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Cancer Detect Prev. 1999;23(6):445-53.

Genetic cancer susceptibility and DNA adducts: studies in smokers, tobacco chewers, and coke oven workers.

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Division of Toxicology and Cancer Risk Factors, German Cancer Research Center (DKFZ), Heidelberg, Germany.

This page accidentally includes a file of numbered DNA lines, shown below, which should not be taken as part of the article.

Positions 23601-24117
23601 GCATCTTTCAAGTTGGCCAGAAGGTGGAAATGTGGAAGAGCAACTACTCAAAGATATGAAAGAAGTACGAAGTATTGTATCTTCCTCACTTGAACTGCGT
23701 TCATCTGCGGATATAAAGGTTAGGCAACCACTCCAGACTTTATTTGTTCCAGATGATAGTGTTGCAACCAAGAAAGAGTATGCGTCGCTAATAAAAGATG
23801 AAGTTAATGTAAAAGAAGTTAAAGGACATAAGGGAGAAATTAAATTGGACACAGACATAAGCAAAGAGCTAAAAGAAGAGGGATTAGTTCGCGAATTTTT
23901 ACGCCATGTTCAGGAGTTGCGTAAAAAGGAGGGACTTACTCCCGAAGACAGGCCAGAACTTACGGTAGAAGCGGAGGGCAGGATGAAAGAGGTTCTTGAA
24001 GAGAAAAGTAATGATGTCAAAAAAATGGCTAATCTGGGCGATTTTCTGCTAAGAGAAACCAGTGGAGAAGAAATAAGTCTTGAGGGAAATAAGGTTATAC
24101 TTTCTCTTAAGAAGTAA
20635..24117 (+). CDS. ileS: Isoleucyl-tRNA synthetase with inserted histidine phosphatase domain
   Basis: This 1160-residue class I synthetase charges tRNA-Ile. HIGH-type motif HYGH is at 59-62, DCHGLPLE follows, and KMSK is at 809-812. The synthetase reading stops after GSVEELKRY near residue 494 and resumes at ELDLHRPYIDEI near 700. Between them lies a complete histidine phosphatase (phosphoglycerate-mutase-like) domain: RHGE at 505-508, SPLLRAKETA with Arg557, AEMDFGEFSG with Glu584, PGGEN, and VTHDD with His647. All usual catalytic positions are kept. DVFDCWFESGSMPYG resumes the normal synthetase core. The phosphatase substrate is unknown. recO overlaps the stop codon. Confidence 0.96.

Preventive strategies require identification of cancer-susceptible individuals resulting from combinations of carcinogen exposure, cancer-predisposing genes, and lack of protective factors. To this aim, related to tobacco smoking and chewing (betel quid), we measured PAH-DNA adducts as exposure and susceptibility markers together with genetic polymorphism in drug-metabolizing enzymes related to CYP1A1, GSTM1, and GSTT1 genes in case-control studies. (+)-anti-Benzo(a)pyrene diol-epoxide (BPDE)-DNA adduct levels were quantitated in white blood cells (WBCs) and lung tissue DNA. CYP1A1 polymorphism and GSTM1 or GSTT1 gene deletion was analyzed in genomic DNA from lung parenchyma, WBCs, or oral biopsies (leukoplakia patients from India) and from oral exfoliated cells (healthy controls). Results from lung cancer patients and PAH-exposed coke oven workers correlated CYP1A1-GSTM1 genotype combinations with BPDE-DNA adduct levels. Smokers with homozygous CYP1A1 variant and GSTM1 null had the highest adduct levels and were, as shown in Japanese smokers, most susceptible to lung cancer. In oral premalignant leukoplakia cases associated with betel quid/tobacco chewing, the prevalence of the GSTM1 null and GSTT1 null genotypes was significantly higher, as compared to healthy controls. The combined GST null genotypes prevailed in 60% of the cases with none detected in controls. Based on this short review we conclude that (i) BPDE-DNA adduct levels resulting from "at risk" genotype combinations may serve as markers to identify most susceptible individuals; (ii) in Indian betel quid/tobacco chewers, the null genotypes of GSTM1 and GSTT1 greatly increased the risk for developing oral leukoplakia.

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